Magazine article Communication World

Wee Witch Was 'Very Precautious'; We Have No Problem with That. (Wood on Words)

Magazine article Communication World

Wee Witch Was 'Very Precautious'; We Have No Problem with That. (Wood on Words)

Article excerpt

Those of us in the hardscribble life of word mongering learn early on that homophones lead the list of linguistic land mines.

One can find a coat hanger in an airport hangar; one may learn that a school principal is a woman of principle; how to pare a pair of Bartlett pears; that the sun/son also rises...the latter often more laggardly; and that verb chase may mean pursue or to ornament metal while noun chase refers to the bore of a cannon, a trench or perhaps "a rectangular steel or iron frame in which letterpress matter is locked (as for printing)" (Merriam-Webster's 10th Collegiate Dictionary).

CW thanks Dr. Bill Penn, retired UProf who writes frequently from his hangout in Davis, Calif., for this homophonic sighting: "The decline of human capital and the aging of populations cannot auger well for economies that depend on creativity for their advancement." Printed in The American Spectator (Sept./Oct. 2001), the sentence displays the misuse of auger (a tool for boring holes) for augur (to foretell or prophesy). It also suggests to this workstation that "the aging of populations" may indeed augur well for the craft of proof-reading; Bill Penn writes from the other side of 80.

* One who speaks from the other side of age 6 was asked by a TV reporter post-Halloween whether she and her friends had been extra careful in their peregrinations on the 31st. "Oh, yes," said the child. "We were very precautious." What a lovely new word from the precocious one. It called to mind a similar neologism uttered by a colleague who wanted to emphasize the genuineness of his words: "Alden, I am really sincerious about this."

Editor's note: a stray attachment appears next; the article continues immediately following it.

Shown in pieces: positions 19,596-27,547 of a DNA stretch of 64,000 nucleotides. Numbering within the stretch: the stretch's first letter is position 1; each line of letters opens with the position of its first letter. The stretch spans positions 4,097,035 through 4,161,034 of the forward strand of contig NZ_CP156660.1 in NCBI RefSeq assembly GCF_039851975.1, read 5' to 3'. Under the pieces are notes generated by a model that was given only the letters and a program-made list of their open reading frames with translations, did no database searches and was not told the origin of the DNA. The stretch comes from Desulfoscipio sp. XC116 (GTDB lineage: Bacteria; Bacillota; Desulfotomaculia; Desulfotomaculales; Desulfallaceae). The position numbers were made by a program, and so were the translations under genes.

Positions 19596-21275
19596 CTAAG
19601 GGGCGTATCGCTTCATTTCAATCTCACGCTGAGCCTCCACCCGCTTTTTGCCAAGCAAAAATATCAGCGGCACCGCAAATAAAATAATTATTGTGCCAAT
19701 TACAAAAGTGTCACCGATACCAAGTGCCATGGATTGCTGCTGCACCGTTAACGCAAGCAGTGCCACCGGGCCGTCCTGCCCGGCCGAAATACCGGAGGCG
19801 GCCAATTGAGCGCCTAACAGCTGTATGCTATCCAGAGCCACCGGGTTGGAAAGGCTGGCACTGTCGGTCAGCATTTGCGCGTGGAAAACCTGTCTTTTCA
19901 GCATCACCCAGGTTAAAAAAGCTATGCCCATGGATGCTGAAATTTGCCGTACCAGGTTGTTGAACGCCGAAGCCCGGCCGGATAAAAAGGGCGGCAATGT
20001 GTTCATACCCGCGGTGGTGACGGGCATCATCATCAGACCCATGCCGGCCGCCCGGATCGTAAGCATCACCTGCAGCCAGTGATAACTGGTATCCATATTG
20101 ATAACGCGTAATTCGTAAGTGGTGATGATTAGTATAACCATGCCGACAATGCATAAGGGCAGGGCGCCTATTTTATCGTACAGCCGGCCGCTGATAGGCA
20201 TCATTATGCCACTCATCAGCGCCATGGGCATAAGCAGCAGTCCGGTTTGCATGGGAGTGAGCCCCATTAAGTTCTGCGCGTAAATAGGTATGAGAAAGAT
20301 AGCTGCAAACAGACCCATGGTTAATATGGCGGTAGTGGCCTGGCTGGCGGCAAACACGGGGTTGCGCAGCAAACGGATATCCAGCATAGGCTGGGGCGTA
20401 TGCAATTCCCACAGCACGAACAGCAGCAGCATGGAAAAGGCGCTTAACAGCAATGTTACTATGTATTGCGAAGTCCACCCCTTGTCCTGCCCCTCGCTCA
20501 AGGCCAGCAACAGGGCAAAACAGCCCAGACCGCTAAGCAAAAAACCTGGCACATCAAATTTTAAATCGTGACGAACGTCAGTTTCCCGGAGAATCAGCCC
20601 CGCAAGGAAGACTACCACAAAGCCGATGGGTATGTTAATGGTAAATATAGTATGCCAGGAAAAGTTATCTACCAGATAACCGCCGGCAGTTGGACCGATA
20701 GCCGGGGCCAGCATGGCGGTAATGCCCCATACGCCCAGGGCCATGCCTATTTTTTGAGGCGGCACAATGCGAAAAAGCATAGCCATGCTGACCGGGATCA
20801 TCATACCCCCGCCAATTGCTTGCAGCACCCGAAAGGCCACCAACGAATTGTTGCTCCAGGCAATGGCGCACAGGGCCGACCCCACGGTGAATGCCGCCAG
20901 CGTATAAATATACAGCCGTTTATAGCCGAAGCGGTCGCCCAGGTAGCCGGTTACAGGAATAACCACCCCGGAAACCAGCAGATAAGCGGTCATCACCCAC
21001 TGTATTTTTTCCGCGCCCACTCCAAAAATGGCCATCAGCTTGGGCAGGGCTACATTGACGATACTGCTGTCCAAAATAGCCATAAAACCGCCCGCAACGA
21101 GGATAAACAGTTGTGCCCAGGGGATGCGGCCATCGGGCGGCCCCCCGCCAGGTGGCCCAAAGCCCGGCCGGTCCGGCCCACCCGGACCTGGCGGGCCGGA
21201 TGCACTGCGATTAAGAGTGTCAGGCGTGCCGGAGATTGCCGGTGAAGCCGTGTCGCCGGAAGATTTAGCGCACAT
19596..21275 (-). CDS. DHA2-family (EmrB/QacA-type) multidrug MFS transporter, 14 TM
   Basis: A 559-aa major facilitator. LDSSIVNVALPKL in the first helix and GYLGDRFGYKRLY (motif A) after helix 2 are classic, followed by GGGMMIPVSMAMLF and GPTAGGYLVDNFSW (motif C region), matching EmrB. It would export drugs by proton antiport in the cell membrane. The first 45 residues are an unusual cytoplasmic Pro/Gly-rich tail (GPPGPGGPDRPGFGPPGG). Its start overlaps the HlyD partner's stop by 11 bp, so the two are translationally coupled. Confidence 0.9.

* An outfit called John Christian Designers & Craftsmen takes a one-column ad up front in The Wall Street Journal to tout a ring bearing "Your anniversary date in roman numerals." The art showed month, day, and year: XII XI MCMXCVIII. And your translation will show what? (Did you sleep away your Roman Empire 101 semester? Help appears at the end of this screed.)

A second WSJ ad presented this en-knee-gmatic sentence: "The Patented Cho-Pat Knee Strap has helped over one million people enjoy a better quality of life from knee pain. Why not you?" Well, I might log on if there were a free in there between life and from.

* On New Year's Day, 2002, Simon & Schuster will publish The Wall Street Journal Guide to Business Style and Usage. …

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